BOSTON -- Mitt Romney staked his campaign on the economy, and the economy let him down.
For years, Romney promoted himself as a turnaround artist, a corporate expert with extensive executive experience who knew how to make systems work. He would point to his stewardship rescuing the scandal-plagued 2002 Salt Lake City Olympics, and his record at Bain Capital, the private equity firm he co-founded, in helping companies succeed.
The Republican nominee tried hard to convince voters the economy should be doing better, that President Barack Obama lacked the knowhow to manage and improve it.
Obama looked vulnerable. Just one year ago, his approval rating had sunk to 41 percent, driven down by a sluggish economic recovery and a disillusioned, divided public.
But the numbers just were not bad enough to warrant replacing the president. The unemployment rate in October was 7.9 percent – a tick above the 7.8 percent the month Obama took office, but well below the 10 percent peak of October 2009. The economy grew at a 2 percent clip in the third quarter – not robust, but hardly a recession.
And consumer confidence, a key measure of voter sentiment, was up last month.
“He felt the economy was going to be enough. It really wasn’t,” Colorado-based political analyst Floyd Ciruli said of Romney.
The economy’s slow-but-steady improvement robbed Romney of his best argument for why people should vote against Obama, but he also failed to make a clear case for why people should choose him instead.
Romney was dogged throughout the campaign by charges he was too quick to change his views, too inauthentic. Conservatives distrusted him because of his moderate ways while governor of Massachusetts from 2003 to 2007 – and Wednesday, some took fresh aim.
“Out of last night’s disaster comes some good news – conservatives are saying ’Never again’ are we going to nominate a big government establishment Republican for president,” said veteran conservative strategist Richard Vigurie.
Moderates were wary because Romney seemed to shift sharply right during his presidential run.
As a result, "he was everybody’s second choice in the (Republican) primaries," said Lee Miringoff, director of the Marist Institute for Public Opinion.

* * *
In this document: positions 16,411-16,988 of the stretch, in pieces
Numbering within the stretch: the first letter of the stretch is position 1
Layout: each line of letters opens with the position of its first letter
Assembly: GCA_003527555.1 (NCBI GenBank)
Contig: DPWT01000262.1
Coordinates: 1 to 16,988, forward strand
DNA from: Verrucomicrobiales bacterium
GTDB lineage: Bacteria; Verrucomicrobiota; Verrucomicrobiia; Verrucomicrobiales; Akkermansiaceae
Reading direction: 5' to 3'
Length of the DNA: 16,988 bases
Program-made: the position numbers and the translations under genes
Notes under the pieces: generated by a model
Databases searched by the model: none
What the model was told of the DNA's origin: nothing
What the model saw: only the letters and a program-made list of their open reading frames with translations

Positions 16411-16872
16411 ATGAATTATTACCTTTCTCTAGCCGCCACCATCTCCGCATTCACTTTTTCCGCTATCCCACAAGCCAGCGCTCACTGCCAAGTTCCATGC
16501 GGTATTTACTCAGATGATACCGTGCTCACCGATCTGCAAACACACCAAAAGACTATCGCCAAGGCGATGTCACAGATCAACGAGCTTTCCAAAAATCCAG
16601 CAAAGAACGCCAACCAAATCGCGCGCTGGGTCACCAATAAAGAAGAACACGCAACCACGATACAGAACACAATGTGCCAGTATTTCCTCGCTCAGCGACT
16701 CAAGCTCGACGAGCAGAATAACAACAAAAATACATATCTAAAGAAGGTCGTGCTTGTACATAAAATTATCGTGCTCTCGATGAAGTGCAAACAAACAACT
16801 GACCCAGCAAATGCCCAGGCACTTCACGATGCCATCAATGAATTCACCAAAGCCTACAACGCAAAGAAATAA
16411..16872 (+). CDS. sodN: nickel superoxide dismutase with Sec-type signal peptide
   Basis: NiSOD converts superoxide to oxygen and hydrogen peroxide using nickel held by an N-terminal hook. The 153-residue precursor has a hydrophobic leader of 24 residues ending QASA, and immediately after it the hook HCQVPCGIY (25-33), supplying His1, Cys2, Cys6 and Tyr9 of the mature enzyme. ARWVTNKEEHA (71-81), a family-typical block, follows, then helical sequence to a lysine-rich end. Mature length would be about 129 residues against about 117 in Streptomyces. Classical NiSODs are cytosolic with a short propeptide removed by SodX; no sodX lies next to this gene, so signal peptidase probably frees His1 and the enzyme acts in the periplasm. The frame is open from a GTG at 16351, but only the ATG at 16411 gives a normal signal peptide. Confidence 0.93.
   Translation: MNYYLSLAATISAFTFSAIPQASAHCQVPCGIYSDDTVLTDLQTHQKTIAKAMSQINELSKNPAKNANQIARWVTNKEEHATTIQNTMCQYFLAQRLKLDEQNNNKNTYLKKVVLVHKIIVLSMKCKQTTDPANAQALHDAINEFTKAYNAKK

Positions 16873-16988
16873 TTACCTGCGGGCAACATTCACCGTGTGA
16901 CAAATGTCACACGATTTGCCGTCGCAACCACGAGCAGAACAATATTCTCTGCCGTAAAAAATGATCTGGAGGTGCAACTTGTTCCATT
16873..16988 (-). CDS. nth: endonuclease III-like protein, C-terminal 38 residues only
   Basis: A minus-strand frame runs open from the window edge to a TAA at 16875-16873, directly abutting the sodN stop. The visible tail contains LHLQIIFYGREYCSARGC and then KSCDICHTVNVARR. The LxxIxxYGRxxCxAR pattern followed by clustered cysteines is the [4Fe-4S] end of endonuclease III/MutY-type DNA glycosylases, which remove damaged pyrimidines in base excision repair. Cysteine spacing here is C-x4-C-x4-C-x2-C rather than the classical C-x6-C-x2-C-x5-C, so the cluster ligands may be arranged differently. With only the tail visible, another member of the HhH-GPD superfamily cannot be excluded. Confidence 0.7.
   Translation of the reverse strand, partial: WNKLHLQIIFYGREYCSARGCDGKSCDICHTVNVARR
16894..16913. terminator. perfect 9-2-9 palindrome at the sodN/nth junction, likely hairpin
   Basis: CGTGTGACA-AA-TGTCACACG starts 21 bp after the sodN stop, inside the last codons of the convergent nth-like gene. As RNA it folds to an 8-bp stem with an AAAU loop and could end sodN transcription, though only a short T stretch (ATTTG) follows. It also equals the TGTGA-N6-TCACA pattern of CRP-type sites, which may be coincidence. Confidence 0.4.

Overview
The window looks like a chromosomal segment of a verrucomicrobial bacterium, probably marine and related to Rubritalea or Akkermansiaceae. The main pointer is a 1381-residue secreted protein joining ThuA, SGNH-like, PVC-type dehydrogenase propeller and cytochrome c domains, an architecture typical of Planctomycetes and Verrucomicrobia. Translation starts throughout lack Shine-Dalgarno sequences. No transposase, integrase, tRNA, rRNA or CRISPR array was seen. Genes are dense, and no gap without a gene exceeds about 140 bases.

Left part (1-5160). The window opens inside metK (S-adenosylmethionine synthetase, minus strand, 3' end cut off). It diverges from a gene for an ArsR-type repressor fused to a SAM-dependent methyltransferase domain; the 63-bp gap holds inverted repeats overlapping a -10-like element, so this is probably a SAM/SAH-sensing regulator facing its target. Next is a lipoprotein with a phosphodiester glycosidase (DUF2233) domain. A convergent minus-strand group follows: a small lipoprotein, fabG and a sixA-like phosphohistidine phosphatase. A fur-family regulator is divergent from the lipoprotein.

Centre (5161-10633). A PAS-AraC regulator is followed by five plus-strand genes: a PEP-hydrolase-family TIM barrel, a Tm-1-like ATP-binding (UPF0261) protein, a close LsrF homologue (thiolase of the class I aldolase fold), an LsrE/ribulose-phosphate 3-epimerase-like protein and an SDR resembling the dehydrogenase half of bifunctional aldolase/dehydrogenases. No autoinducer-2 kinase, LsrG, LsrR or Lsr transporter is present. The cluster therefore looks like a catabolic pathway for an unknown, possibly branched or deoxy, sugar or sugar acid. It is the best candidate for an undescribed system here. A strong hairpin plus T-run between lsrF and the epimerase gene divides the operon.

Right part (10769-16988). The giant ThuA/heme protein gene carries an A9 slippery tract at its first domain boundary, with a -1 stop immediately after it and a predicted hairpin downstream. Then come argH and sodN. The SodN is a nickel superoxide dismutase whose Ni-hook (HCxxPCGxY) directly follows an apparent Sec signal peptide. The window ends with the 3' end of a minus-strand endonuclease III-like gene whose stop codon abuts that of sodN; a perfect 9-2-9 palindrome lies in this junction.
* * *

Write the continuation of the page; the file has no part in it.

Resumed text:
On issue after issue, Romney’s views seemed to change to fit his political needs.
In January, when seeking the Republican nomination – and aiming to woo conservatives – he urged "self-deportation" for illegal immigrants. Six months later, the nomination now secure, Romney took no position on Obama’s new directive allowing many younger immigrants to stay in this country.
Two days before the first debate Oct. 3, Romney had another view. He told the Denver Post he would not overturn visas granted under Obama’s policy.
Romney’s demeanor didn’t help. “Romney just never really connected directly to people and touched them in a way that they thought he understood their concerns and their values,” said Republican political consultant David Carney.
Romney seemed stuck in the polls around 48 percent. So was Obama, but the president was a known quantity, and Romney was not. The more swing voters came to know him, the more they seemed unable to warm to him.
As a result, Romney could not make inroads into Obama’s coalition of Latino, African-American, women and younger voters. Romney won the white vote Tuesday by 20 percentage points, according to exit polls, but the electorate is changing and Romney couldn’t convince Obama’s most ardent blocs that they should send a stronger economic message.